AUBURN, Ala. -- John Wall and No. 2 Kentucky were making youthful mistakes, and taking another team's best shot.
It's nothing new for the Wildcats, and neither was the final outcome.
Wall hit two free throws with 8.9 seconds left to finish off a sometimes shaky performance and help Kentucky remain unbeaten with a 72-67 victory over Auburn on Saturday.
"We've got everybody we play trying to make his name at our expense," Wildcats coach John Calipari said. "That's what happens every game we play. You've got to accept that challenge."
The Wildcats (18-0, 3-0 Southeastern Conference) had a 13-point halftime lead wiped out and Wall, the heralded freshman, had six second-half turnovers. But Wall's clutch foul shots secured Calipari's 52nd consecutive victory in a regular-season conference game at Memphis and Kentucky, breaking Kentucky legend Adolph Rupp's NCAA record.
It didn't come without a scare.
DeWayne Reed cut Kentucky's lead to 70-67 with two free throws with 1:08 left, then Eric Bledsoe missed an open 3-pointer and the ball went out of bounds to the Tigers (9-9, 0-3) with 37 seconds to play.
"We were trying to get Tay [Waller] to come off a screen at the top," Auburn coach Jeff Lebo said. "Liggins was on him and he blew right through him. We had the handoff play at the end. He didn't make the shot, but Liggins did a good job defensively."
Kentucky inbounded the ball to Wall, who was quickly fouled and made the free throws that continued the program's best start in 44 years.
A game the youthful Wildcats led by 19 points late in the first half became about self-preservation.
"It's just not doing the right thing," junior forward Patrick Patterson said. "We know in situations like that we need to calm down and run the offensive play to get it to the guy that can score."
The Wildcats had shut down Auburn after Frankie Sullivan's 3-pointer tied it at 60 with 8:23 left. The Tigers went 4 minutes without scoring as Kentucky used stingy defense to overcome some missed drives and turnovers
DeMarcus Cousins, a native of Mobile, had 16 points, 11 rebounds and four blocked shots in his first game back in his home state. He was 5 of 6 from the field and 6 of 10 from the free throw line.
"DeMarcus Cousins was probably a difference maker for us," Calipari said. "He's just a beast."
Wall finished with 13 points and four assists. He gave a slight smile after hitting his first free throw in the final seconds to make it a two-possession game, then calmly made his second.
Fellow freshman Eric Bledsoe, who is from Birmingham, also had 13 points, while Patterson finished with 12.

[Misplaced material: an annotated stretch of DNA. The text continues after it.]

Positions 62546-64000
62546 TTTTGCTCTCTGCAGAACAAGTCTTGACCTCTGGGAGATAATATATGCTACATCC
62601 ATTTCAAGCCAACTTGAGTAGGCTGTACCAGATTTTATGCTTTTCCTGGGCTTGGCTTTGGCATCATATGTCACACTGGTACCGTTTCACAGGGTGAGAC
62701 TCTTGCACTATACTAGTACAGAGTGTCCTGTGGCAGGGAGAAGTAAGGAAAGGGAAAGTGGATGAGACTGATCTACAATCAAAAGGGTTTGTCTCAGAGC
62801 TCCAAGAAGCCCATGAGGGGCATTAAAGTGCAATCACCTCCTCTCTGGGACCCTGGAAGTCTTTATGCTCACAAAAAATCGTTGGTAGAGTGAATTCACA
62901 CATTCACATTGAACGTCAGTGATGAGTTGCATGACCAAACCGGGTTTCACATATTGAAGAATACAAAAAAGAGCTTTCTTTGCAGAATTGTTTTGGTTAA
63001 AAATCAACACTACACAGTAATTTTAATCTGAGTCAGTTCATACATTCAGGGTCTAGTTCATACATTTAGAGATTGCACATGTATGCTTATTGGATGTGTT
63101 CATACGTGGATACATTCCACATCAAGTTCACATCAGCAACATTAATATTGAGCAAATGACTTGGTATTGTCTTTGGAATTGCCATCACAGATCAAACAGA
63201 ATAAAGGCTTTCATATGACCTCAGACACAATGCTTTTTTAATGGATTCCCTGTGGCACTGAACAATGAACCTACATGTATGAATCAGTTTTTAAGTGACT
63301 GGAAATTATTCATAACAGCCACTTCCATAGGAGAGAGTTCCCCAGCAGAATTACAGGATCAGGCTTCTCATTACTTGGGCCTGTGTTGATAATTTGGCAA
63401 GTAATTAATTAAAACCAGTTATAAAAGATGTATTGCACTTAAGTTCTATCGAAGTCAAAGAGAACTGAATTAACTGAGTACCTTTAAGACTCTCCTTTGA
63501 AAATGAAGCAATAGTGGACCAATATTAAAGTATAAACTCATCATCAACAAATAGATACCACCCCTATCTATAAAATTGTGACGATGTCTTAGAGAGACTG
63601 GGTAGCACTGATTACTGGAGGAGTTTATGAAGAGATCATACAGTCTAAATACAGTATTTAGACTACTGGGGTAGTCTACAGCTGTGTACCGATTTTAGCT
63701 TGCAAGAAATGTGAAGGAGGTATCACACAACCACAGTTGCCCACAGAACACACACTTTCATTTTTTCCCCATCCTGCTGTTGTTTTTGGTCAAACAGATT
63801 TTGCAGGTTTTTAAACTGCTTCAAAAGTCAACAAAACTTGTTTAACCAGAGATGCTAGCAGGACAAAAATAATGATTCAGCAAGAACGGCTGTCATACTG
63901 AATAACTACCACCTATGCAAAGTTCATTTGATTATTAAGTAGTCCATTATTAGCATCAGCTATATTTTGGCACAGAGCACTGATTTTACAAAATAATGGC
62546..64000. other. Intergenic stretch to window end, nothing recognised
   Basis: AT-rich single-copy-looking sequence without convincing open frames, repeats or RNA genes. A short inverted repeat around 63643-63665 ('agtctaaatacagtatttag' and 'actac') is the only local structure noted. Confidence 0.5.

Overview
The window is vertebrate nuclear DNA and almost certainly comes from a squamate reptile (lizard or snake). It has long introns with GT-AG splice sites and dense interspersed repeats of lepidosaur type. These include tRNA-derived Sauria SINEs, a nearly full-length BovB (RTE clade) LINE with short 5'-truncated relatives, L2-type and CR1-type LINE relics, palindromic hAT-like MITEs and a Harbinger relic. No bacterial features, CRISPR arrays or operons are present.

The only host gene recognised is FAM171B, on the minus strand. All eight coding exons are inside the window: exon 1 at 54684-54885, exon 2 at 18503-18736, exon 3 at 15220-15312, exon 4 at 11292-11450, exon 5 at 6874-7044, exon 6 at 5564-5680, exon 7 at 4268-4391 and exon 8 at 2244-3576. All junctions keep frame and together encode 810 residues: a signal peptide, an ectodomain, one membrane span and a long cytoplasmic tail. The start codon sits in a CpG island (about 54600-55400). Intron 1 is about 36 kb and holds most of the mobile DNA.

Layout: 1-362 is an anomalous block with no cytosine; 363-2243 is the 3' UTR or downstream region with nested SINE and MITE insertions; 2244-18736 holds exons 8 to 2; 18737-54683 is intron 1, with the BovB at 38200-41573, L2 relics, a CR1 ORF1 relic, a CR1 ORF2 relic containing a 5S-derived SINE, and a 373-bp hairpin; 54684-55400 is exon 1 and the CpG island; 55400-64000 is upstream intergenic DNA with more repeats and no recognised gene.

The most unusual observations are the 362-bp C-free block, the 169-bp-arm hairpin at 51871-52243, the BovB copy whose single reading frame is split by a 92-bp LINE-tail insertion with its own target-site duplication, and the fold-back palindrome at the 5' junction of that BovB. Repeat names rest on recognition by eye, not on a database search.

Calipari liked how Bledsoe and Cousins handled the pressures of being back in Alabama.
"I thought they played pretty good for a homecoming," he said. "Anytime I've ever brought a player in for a homecoming, they stink."
Reed led Auburn with 19 points and six assists despite missing his first 10 shots. He kept firing away, taking 25 shots and making seven.
"We knew he was a spark plug like that," Patterson said. "We knew that if he starts rolling, starts knocking down shots, he's going to bring energy to his whole team. And that's what happened."
Sullivan made 3 of 5 3-point attempts and scored 10 of his 15 points in the second half. Lucas Hargrove added 10 points.
Auburn has lost 11 straight games against top 10 teams, including two in three days. The Tigers were routed 81-55 Thursday night at No. 9 Tennessee, but followed with a much stronger showing.
"They're a great ball club," Sullivan said. "We give them respect. But we don't fear anybody."
It was another close call for Kentucky, the fifth time the Wildcats have won either by five points or less or in overtime.
"My buddy said to me, 'If they ever decide to play 40 minutes, call me and I'll come watch,' " Calipari said.
Kentucky committed 16 turnovers but shot 51 percent and capitalized on repeated trips to the free throw line. The Wildcats attempted 35 free throws, making 23.
All but eight came in the first half, when Kentucky built a 39-26 lead. Auburn shot 29 percent in the half and was outrebounded 27-14.
The Tigers bounced back to hit 16 of 29 shots in the second half.
"We were very fortunate to win the game," Calipari said. "They were shooting 70 percent for probably the first 16 minutes of the second half. I can't remember a team that's done that to one of my teams."